The school's open-admissions policy would not be affected.
Under a proposal developed by a faculty committee, incoming students would, by the late 1990's, have to complete 16 high-school credits: four years each of English and social studies, three years of mathematics, two years each of science and a foreign language, and one year of visual and performing arts.
The trustees plan to vote on the final requirements next year after consulting with the city board of education.
"I look at this as a much stronger college-high school partnership because we really want to work with the high schools to define the intellectual grasp that we expect each student to have," Ms. Reynolds said. "We really owe it to the high schools to work with them and make sure we are supplying the teachers that are up to that."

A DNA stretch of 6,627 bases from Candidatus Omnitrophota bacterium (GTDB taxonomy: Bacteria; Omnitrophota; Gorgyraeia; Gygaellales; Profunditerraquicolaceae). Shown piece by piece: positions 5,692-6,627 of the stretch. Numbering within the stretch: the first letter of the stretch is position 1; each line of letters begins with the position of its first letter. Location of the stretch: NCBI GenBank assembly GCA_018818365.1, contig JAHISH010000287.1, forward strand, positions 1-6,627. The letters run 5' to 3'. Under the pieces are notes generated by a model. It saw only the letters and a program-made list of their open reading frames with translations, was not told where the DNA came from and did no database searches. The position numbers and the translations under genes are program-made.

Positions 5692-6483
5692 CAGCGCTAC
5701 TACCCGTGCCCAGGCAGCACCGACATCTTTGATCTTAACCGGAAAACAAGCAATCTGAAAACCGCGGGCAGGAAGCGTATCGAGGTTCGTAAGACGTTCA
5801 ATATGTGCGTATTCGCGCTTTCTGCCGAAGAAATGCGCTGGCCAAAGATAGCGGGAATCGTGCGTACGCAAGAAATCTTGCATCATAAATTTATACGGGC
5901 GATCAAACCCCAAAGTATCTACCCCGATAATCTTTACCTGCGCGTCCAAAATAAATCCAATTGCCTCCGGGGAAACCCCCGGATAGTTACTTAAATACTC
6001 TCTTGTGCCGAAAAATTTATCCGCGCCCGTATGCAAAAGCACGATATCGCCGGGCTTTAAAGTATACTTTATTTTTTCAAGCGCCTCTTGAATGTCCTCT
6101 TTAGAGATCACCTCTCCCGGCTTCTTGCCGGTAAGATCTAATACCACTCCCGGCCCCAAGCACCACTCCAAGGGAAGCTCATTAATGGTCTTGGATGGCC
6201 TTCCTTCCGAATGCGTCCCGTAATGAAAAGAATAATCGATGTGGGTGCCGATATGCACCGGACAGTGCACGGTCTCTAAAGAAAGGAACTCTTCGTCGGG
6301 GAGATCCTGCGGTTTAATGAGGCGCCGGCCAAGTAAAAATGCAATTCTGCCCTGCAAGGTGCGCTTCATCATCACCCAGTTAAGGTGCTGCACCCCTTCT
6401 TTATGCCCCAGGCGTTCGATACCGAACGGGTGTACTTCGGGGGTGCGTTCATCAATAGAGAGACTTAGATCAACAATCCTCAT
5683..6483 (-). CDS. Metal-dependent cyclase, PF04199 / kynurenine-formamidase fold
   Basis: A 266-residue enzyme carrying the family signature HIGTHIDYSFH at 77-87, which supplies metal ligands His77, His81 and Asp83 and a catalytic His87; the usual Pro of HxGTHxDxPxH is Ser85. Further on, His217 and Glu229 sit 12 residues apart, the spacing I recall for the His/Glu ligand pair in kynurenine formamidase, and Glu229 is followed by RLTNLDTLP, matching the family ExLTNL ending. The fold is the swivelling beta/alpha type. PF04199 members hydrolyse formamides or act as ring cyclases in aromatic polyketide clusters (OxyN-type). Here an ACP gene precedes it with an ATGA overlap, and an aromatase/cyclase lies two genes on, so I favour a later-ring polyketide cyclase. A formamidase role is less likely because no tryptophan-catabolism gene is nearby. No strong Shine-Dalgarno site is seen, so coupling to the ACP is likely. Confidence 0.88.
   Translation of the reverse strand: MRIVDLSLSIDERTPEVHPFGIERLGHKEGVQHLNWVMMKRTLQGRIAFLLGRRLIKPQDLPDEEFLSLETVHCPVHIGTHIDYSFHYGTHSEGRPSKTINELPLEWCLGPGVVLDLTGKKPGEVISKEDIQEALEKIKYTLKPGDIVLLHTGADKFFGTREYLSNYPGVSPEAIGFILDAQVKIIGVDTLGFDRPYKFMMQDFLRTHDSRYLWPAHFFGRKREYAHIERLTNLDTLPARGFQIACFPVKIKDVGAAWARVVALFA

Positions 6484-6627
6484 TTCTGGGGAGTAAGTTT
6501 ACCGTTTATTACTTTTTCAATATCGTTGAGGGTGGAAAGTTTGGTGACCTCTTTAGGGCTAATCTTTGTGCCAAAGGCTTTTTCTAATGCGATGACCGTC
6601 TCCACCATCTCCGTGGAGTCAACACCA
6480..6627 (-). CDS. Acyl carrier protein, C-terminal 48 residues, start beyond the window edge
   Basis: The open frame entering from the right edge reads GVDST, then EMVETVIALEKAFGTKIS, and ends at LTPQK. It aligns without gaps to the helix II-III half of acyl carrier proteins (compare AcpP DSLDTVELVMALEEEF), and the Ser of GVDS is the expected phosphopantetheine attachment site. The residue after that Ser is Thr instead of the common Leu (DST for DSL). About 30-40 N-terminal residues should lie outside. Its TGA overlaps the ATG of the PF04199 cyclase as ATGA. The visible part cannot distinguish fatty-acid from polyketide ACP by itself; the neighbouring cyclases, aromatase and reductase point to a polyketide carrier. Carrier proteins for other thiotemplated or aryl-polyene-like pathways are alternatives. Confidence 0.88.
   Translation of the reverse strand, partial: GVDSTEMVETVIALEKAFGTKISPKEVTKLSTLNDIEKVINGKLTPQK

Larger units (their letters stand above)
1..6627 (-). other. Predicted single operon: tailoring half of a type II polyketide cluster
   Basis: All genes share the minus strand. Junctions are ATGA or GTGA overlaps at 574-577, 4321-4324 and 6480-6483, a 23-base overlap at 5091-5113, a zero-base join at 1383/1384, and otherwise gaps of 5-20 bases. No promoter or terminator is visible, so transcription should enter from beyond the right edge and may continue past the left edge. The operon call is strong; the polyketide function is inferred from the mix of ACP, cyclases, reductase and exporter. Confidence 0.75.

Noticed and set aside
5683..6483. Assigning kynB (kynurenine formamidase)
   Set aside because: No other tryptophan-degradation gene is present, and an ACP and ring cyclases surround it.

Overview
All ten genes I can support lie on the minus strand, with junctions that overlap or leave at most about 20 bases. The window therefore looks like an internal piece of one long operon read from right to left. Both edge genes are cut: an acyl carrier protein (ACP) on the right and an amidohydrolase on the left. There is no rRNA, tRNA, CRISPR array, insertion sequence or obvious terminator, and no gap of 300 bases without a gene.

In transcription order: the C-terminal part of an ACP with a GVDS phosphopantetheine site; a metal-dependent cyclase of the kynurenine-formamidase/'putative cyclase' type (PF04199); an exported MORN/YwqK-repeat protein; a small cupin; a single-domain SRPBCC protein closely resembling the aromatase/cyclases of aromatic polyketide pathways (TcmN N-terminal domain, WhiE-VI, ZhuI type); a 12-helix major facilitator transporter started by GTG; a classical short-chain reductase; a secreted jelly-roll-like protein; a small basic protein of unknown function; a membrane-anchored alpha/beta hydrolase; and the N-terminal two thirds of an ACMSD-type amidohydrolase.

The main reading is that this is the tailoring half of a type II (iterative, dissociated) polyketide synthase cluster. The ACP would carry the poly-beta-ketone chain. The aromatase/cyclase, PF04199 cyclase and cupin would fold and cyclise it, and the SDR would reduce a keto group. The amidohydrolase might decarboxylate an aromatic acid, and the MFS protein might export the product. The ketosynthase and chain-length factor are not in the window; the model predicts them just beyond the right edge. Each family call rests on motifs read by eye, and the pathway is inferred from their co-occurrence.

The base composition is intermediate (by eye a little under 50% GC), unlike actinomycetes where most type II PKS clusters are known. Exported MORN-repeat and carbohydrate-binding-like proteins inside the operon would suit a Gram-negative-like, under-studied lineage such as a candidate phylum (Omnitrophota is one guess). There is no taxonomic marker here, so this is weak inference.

In February, state lawmakers gave the University of Wyoming, the only four-year institution in the state, the go-ahead to establish tougher admissions standards.
Since then, officials at the university, which since 1905 has admitted any graduate of an accredited state high school, have begun preparing a list of courses required for admission.
University officials hope to present their finished list to trustees by the end of the year and to implement the new standards in 1995.
Earlier this year, Franklyn Jenifer, the president of Howard University in Washington, D.C., one of the nation's most prestigious historically black colleges, introduced the Howard University Index.
The index is designed to assist school officials in assessing a candidate's qualifications by requiring certain core courses and by using high-school rank, grade-point average, and standardized test scores as the basis for admission.